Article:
Pensions – sounding the retreat?

Last week the government announced a major U-turn in pension policy.  George Osborne’s much heralded March 2015 announcement to allow pensioners to sell their annuities in exchange for a lump sum was cancelled just a few months before it was due to go live.  The government’s statement on this issue can be read here. Yet […]

25 October 2016 by Steve Herbert

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Is the party just getting started in India?

I heard it phrased recently that “the party has barely started” in India. With annual Diwali festivities taking place next week, this might have been the topic of conversation. Given I was chatting with a group of fund managers though, I’m inclined to think they were referring to the Indian economy. There are good reasons […]

20 October 2016 by Darius McDermott

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‘I want a full, frank and fair discussion with my clients on fund costs. Fund managers need to help’

The subject of fees, particularly those that are not readily identifiable in fund charging structures, is one that continually appears in industry discussions.  There has long been a debate about what the effect of these charges are and how they impact upon an investors expectations of returns. Explicit fees are obviously those that are readily […]

18 October 2016 by Lee Robertson

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Pensions Advice: A casualty no more?

You probably don’t need me to tell you that UK pension savings have been undergoing a rather radical set of alterations in recent years.  The last decade has seen changes large and small, with the most significant including pensions “simplification”, auto-enrolment, charge caps, commission bans, and – most recently – the introduction of Pension Freedoms. […]

9 October 2016 by Steve Herbert

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For investment grade corporate bonds it will be the rate move that dominates total returns short-term

One of the fundamental implications of quantitative easing (QE) in the bond markets has been the impact of pricing of the highest quality bond assets. Investors pay a cost (in terms of reduced yield) to own the safest of assets. But increasingly they get pushed down the credit curve so over time ratings buckets become […]

30 September 2016 by Chris Iggo

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From Arkwright’s to Amazon

Napoleon Bonaparte once derisively described Britain as a “nation of shopkeepers”. It was and is a rather lame insult, but like many such comments contains more than a grain of truth.  For despite our tiny geographical presence the UK remains one of the largest economies in the world. So shopkeepers and business people we Brits […]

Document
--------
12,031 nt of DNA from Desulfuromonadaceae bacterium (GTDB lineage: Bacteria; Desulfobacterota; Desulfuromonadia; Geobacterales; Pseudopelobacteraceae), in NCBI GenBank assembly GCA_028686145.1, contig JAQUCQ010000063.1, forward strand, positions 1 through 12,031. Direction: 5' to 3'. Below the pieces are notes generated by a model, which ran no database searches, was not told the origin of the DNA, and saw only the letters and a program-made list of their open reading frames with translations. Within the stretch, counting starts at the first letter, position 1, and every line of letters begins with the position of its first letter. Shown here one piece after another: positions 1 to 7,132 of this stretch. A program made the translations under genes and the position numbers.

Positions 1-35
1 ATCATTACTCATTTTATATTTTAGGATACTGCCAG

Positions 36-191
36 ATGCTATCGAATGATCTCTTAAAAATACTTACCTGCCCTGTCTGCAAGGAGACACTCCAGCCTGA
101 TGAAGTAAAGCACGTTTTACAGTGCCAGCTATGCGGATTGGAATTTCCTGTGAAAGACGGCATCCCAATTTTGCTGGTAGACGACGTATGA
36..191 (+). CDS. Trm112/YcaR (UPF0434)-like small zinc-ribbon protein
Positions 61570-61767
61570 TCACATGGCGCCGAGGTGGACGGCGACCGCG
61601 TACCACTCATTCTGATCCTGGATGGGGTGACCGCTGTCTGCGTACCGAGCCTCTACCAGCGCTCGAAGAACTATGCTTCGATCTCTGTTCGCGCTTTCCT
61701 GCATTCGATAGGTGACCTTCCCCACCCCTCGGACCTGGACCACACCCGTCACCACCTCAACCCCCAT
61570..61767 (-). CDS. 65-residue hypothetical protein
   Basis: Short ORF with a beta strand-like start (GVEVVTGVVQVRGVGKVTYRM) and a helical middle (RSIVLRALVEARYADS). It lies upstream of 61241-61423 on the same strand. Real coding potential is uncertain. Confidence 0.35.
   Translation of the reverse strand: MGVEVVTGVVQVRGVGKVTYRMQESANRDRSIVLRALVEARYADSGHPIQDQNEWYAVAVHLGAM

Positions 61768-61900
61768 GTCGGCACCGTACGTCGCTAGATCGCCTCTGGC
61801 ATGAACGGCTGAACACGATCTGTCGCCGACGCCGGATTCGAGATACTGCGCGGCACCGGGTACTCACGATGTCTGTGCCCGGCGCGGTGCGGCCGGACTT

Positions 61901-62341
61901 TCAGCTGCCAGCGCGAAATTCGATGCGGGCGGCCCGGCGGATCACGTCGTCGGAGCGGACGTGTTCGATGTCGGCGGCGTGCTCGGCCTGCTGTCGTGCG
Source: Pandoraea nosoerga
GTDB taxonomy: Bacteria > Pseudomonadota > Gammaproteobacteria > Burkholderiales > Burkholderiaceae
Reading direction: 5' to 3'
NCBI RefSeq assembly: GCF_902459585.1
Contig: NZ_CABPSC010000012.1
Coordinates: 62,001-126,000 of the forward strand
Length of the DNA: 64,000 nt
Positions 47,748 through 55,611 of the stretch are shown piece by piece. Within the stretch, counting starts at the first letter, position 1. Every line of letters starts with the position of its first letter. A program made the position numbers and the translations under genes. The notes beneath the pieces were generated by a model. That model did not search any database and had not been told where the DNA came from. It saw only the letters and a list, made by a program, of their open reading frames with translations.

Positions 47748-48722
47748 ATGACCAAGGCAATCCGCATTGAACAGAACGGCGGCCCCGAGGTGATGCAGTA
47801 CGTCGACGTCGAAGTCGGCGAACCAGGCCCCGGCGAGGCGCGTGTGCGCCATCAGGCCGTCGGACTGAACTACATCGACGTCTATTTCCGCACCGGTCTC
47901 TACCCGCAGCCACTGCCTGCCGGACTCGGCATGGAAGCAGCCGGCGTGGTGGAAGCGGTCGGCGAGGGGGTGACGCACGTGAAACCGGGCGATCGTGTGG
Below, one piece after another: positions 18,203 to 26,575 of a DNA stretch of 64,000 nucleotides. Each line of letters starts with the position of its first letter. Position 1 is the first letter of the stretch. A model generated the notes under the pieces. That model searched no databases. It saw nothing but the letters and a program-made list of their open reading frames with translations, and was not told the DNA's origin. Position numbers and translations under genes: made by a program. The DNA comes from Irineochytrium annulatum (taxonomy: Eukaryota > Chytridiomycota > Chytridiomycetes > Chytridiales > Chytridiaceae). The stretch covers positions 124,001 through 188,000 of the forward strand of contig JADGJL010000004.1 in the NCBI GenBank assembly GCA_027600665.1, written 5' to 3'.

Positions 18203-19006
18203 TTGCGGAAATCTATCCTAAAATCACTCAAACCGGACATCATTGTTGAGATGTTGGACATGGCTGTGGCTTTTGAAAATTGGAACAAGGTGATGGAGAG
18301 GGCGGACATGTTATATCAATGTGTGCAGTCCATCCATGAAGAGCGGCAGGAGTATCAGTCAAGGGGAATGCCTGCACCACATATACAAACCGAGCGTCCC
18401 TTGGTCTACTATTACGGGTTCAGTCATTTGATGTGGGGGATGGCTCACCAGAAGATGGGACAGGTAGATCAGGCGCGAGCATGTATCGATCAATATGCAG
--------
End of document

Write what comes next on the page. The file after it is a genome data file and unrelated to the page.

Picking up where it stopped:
28 September 2016 by Steve Herbert

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How to buy equities after Brexit

Almost three months on and the UK stock market has soared since the Brexit vote, up more than 10% from June 241. It’s been a nice morale boost amid some fairly gloomy predictions for Britain’s future, not to mention a welcome lift to returns for investors. Market reactions so far have been mostly driven by […]

22 September 2016 by Darius McDermott

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From austerity to neutral, and beyond?

Bond yields have risen over the last week. Not by much but by enough to wake up investors to the risks of depressed risk premiums and the dangers of central bank dominance. The policy backdrop might not change materially any time soon but there is enough talk about different policy directions for investors to understand […]

16 September 2016 by Chris Iggo

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Central bankers remain – more or less – in charge of bond markets

Al’right guv? – Central bankers were centre stage in terms of the media this week with Mario Draghi telling reporters at the European Central Bank’s (ECB) post-governing council press conference that he and his colleagues had not discussed extending quantitative easing (QE) in Europe, and Mark Carney telling the Treasury Select Committee that he felt […]

9 September 2016 by Chris Iggo

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Sterling bond investors have done very well, but it’s time to consider the inflation risks

Inflation has been non-existent in the developed world this year but inflation-linked bonds have performed very well in total return terms, and nowhere more so than in the UK. This has been driven mostly by lower real yields, reflecting both the grab for duration and the need to hedge future inflation risks. The returns surely […]

2 September 2016 by Chris Iggo

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